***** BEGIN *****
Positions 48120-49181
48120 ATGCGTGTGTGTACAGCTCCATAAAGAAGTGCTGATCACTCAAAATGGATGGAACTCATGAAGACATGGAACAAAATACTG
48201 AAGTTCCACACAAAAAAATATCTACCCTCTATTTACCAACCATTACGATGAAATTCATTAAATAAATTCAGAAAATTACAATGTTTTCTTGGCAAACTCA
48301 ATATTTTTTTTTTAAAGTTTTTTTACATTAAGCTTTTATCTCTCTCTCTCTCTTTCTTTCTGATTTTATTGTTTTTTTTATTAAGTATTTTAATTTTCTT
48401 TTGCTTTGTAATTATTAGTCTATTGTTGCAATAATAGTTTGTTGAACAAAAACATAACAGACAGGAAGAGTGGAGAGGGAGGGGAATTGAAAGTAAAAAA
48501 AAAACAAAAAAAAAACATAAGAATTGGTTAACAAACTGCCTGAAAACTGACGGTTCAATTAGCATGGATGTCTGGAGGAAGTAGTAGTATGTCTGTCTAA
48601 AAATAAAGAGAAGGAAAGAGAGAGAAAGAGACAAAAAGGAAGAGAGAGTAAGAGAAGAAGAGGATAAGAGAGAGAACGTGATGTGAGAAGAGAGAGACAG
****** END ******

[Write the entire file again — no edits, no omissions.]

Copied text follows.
Positions 48120-49181
48120 ATGCGTGTGTGTACAGCTCCATAAAGAAGTGCTGATCACTCAAAATGGATGGAACTCATGAAGACATGGAACAAAATACTG
48201 AAGTTCCACACAAAAAAATATCTACCCTCTATTTACCAACCATTACGATGAAATTCATTAAATAAATTCAGAAAATTACAATGTTTTCTTGGCAAACTCA
48301 ATATTTTTTTTTTAAAGTTTTTTTACATTAAGCTTTTATCTCTCTCTCTCTCTTTCTTTCTGATTTTATTGTTTTTTTTATTAAGTATTTTAATTTTCTT
48401 TTGCTTTGTAATTATTAGTCTATTGTTGCAATAATAGTTTGTTGAACAAAAACATAACAGACAGGAAGAGTGGAGAGGGAGGGGAATTGAAAGTAAAAAA
48501 AAAACAAAAAAAAAACATAAGAATTGGTTAACAAACTGCCTGAAAACTGACGGTTCAATTAGCATGGATGTCTGGAGGAAGTAGTAGTATGTCTGTCTAA
48601 AAATAAAGAGAAGGAAAGAGAGAGAAAGAGACAAAAAGGAAGAGAGAGTAAGAGAAGAAGAGGATAAGAGAGAGAACGTGATGTGAGAAGAGAGAGACAG